If we’re honest, we’ll admit that Hoffman has never, with the exception of his glorious 1998, really been a great pitcher. This has less to do with closers being inherently overrated than with how good he’s been. The average, competent closer will have an ERA of somewhere between 2.50 and 3.00; Hoffman’s career ERA is 2.87. He’s had better years and a few lesser ones, but he’s mainly spent two decades being pretty good.
Being pretty good for that long is difficult, maybe more to some ways than being great. A truly great player will adapt as he ages because he does several things well and can get better at some even as he gets worse at others. A player who does one thing well — and that describes the vast majority of even good major leaguers, who can maybe field a bit or hit a home run now and then or throw a nice fastball — has almost no margin for error.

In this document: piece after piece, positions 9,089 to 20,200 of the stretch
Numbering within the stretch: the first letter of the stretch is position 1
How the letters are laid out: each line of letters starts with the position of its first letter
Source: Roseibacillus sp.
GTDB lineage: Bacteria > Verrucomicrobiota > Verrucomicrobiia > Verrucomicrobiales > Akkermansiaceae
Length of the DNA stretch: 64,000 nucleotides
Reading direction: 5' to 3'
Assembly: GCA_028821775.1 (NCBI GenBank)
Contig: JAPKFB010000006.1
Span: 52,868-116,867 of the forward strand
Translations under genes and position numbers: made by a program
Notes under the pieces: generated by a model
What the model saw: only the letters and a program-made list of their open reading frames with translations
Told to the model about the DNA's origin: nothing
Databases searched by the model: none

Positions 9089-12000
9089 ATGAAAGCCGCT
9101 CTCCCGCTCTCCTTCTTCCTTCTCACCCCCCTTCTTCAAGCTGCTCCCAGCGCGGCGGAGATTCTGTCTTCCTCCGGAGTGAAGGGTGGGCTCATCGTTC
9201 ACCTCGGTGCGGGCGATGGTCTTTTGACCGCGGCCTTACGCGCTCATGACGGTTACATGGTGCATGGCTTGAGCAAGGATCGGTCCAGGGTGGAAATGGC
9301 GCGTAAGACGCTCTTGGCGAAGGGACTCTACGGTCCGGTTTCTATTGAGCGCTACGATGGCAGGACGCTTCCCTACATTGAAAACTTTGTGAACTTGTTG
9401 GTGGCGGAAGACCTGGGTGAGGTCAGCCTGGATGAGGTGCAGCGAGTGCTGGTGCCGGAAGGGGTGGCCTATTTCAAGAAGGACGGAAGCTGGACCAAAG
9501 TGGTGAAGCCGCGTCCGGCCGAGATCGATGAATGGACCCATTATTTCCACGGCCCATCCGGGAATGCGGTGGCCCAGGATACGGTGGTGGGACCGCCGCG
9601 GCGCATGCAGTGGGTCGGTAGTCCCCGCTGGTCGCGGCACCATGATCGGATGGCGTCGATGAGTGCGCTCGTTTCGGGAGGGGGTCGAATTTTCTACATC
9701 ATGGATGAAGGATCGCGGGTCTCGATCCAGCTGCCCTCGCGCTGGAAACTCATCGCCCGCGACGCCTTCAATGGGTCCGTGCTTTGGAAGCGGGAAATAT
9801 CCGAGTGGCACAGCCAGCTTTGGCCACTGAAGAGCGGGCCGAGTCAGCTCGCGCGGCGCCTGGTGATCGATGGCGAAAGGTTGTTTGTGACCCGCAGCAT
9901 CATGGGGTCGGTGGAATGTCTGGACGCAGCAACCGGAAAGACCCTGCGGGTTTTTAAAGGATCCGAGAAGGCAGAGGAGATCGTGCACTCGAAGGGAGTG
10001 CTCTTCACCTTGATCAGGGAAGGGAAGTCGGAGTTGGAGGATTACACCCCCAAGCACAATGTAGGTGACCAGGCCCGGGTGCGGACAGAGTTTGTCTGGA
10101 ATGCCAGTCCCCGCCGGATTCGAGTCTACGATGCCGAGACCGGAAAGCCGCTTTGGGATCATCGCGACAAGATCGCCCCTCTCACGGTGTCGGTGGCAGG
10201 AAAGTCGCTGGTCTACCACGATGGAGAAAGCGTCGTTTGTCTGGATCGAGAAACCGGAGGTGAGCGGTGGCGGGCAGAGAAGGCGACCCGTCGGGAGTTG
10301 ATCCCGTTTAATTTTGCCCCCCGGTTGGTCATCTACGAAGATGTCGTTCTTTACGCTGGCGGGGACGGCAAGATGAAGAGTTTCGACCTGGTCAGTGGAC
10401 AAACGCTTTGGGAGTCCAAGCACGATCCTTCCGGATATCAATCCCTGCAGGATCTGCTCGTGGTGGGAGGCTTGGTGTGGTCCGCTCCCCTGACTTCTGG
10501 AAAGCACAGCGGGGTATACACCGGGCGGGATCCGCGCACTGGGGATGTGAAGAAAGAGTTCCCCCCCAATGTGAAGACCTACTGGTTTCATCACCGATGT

Hoffman has always been such a player. He had some significant virtues such as composure and the ability to pitch an inning every third day without hurting himself, but basically he owed his success to one thing: a change-up. In his prime it was just hideous, and then as he lost a bit to age he figured out how to keep it working well enough to do his job, solidly and well, for long enough that he’ll almost certainly make the Hall of Fame.